Note that there is very, very little about God’s specific desires or preferences regarding music or art in the Bible. There are certain songs or exclamations that people have written—things like “come into His presence with singing and praise,” “Play skillfully on the strings!,” “Praise Him with the harp and the tambourine!,” and “Sing to the Lord a new song.” But none of these are requirements of the Lord.
There’s nothing that says God likes some instruments more than others, nothing that says we must sing in parts or in unison or acapella. Nothing that says He likes CCM songs more than old hymns or vice versa. Do you want to know why the Bible is silent on these thing? Because God doesn’t care how a song to Him SOUNDS to humans one little bit. He is actually, 100% focused on the heart of the artist, singer, dancer, etc., to see if what they are giving him is a pure gift of love and if their life is being lived honestly, righteously and purely before Him in the most inner parts of a person.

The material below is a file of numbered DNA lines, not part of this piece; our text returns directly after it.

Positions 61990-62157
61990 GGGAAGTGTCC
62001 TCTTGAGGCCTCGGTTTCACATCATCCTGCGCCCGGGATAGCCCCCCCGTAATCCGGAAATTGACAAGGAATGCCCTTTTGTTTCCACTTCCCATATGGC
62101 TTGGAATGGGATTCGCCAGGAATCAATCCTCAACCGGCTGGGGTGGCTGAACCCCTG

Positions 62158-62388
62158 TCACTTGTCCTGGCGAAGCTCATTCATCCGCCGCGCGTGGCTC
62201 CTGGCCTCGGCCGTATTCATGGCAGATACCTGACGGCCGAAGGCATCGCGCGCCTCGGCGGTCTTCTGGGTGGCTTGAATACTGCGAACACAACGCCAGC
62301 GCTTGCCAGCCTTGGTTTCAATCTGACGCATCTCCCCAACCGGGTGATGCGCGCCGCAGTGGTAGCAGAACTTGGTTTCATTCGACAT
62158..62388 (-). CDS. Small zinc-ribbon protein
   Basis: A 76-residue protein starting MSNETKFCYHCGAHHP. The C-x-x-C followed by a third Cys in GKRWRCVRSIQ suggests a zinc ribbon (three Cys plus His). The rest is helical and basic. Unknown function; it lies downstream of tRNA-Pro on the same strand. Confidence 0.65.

But what about the spirit of excellence, or an “excelling spirit,” given to Daniel or the craftsmen to build the temple? Notice that this was a God-given gift to accomplish a specific God-given task in that moment in time. There were directives on how to build things, to reflect the symbolism of a heavenly reality. It was prophetic artistry commissioned by the Lord. These were not simply natural giftings that were then harnessed for “God’s glory.” This was a unique anointing of God for a task of creating something God desired to create for which he called people away from their jobs as artisans to work on His projects. This kind of Spirit-filled “excelling anointing” was rare. May God multiply this “anointing of excellence” to His people to accomplish His projects. Even still, I would suppose, it is likely not the destiny of every child who seems to take to the piano, or the paintbrush, or the dance floor. But do not despair. God is looking deeper.